Solar Choice in the Florida Supreme Court

Guest Blog | September 1, 2015 | Energy Policy, Solar


Things haven’t exactly been easy for the solar industry in the Sunshine State. Despite abundant sunshine and a largely untapped market, energy policies are under the complete control of utility monopolies and have remained ironically un-friendly to solar. Current Florida law only allows utility companies to sell electric power to a customer, meaning that any sort of third party power purchasing agreements (PPAs) are illegal. This law has created a barrier to solar growth in Florida by effectively prohibiting solar contractors from even entering into the energy marketplace.

Floridians for Solar Choice, a diverse, bi-partisan group of more than 50 organizations and businesses, is working to open that market for solar companies across the Sunshine State through a ballot initiative that would remove the barrier to third party power purchasing agreements. Oral arguments for this initiative were heard in the Florida Supreme Court today.

In Florida, getting an initiative on the ballot has two main requirements: 683,149 signed petitions from registered Florida voters, and ballot language approval from the Florida Supreme Court. Floridians for Solar Choice is well on its way to collecting the needed signatures, with over 200,000 collected to date and an infrastructure of signature gathers, supporters and volunteers across the state. Polling has revealed tremendous support of the initiative as well, with 82% of voters in support of changing Florida law to allow solar companies to install solar panels on a home or business at no up-front cost and give them the right to sell the solar power they generate to the home or business owner. The second test is half-way done, with the Florida Supreme Court hearing completed this morning, Tuesday, September 1 in Tallahassee, Florida. Now that the hearing is completed, the coalition optimistically awaits a ruling.

Floridians have become a bit famous (and infamous) on the political scene over the past several election cycles, and 2016 promises to be just as dramatic as always. By most measures, Florida will be the biggest political battleground state in the 2016 presidential election. Coupled with the recent Clean Power Plan rollout and the ongoing federal ITC extension fight, the Sunshine State plays an absolutely critical part in the national solar war. The solar industry is already playing defense in many states across the country, dealing with attacks from all fronts; 2016 is the time to go on the offense. Florida has a unique opportunity to make a national statement on behalf of the solar industry: “We will fight, and we will win.” A big win for solar in this key swing state during the presidential election cycle is exactly what the solar industry needs.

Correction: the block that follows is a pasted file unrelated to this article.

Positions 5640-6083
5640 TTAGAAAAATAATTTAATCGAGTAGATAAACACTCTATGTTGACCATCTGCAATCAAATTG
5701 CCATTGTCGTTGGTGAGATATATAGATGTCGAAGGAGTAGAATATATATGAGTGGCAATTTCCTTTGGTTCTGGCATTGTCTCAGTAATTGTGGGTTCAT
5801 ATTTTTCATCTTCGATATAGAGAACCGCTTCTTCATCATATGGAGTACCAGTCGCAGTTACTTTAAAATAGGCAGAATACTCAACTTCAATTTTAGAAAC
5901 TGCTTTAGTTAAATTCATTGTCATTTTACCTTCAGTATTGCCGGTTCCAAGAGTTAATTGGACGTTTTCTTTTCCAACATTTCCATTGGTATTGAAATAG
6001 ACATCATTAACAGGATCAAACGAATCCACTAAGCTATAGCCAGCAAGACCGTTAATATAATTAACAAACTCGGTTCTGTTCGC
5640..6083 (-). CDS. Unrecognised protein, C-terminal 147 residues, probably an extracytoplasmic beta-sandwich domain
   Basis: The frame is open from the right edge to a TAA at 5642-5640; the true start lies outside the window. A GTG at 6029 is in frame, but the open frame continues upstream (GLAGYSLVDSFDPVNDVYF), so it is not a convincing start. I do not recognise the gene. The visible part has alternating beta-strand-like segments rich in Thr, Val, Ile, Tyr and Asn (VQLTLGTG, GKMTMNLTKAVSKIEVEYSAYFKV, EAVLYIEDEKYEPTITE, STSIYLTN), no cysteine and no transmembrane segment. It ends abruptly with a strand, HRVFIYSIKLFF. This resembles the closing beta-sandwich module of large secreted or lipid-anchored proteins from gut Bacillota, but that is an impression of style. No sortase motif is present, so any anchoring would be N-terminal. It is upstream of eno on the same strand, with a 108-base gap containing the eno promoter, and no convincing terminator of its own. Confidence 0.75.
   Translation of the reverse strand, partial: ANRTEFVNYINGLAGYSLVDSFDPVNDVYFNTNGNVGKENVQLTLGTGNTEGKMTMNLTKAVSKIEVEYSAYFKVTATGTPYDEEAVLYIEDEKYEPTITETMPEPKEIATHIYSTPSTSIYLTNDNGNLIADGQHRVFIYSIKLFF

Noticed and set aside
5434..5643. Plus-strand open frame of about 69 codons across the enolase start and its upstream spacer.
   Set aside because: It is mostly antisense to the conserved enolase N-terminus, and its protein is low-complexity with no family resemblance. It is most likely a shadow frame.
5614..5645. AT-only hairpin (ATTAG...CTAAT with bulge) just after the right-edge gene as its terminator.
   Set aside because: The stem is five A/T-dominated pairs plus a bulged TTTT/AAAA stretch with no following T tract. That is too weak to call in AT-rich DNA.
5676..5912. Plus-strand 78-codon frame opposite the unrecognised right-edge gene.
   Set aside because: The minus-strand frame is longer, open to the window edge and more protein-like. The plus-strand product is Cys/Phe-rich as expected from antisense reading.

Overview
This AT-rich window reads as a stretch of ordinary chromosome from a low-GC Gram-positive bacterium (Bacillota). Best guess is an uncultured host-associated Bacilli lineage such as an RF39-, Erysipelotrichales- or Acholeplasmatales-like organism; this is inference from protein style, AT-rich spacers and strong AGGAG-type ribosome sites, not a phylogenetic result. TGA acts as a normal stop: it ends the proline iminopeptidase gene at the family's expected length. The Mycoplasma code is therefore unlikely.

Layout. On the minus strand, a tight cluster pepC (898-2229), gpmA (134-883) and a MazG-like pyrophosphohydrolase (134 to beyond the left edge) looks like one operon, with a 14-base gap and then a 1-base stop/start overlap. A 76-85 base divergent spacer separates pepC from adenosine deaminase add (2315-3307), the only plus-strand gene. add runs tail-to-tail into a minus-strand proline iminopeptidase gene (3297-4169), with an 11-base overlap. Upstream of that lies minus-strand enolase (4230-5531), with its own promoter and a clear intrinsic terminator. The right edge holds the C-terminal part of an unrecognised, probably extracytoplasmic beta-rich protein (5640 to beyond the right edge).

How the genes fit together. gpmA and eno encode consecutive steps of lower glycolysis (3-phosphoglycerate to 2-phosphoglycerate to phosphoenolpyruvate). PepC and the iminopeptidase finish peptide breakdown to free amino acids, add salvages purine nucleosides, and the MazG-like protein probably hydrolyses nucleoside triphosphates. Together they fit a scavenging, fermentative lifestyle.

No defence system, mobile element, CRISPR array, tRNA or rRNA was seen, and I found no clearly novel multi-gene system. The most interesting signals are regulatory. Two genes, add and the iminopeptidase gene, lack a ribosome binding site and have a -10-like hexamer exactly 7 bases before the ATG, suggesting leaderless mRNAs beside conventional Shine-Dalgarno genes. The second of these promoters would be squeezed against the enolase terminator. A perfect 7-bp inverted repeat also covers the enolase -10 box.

Third party financing options have proven to be an important part of the solar equation. Recent research done by Greentech Media, reported that 72% of all residential solar installed in 2014 was the result of what the solar industry calls the third party ownership. Third party ownership includes lease models as well as power purchasing agreements (PPAs).  The solar industry has seen incredible growth in 15 out of the last 16 quarters, and this growth is largely attributed to this third party ownership option. The Floridians for Solar Choice initiative is working to bring that option to Florida residents and solar contractors.

While Floridians for Solar Choice is working to open the solar market in the Sunshine State, a deceptive counter-campaign has sprung up in the last month in an effort to maintain the status quo where Florida’s monopoly utilities control and squelch the development of the state’s solar industry. (You can learn more about this counter-campaign HERE.) NextEra and its subsidiary, Florida Power and Light (FPL), are leading this deception, having admitted to participating in writing the amendment, and are making significant financial contributions to the efforts to stop Floridians for Solar Choice. Duke Energy, Tampa Electric Company, and Gulf Power Company are also making large financial contributions to this opposition campaign, in a desperate attempt to stop Solar Choice.

More Solar Choice in Florida will also mean more jobs and economic growth. The solar industry is adding jobs at a rate 10 times faster than other industries, but hardly any of those jobs are here in Florida. I have personally spoken with many solar companies in Florida that recognize Floridians for Solar Choice as an economic initiative. Right now, limits on financing and barriers to selling solar power mean that Floridians can only install solar if they can afford the upfront cost, leaving many families and businesses behind. Local installers currently have lists of potential customers who are eager to go solar as soon as financing options are available to them. Floridians for Solar Choice is working to provide this access. This model is proven across the nation; it’s time for Florida to catch up.

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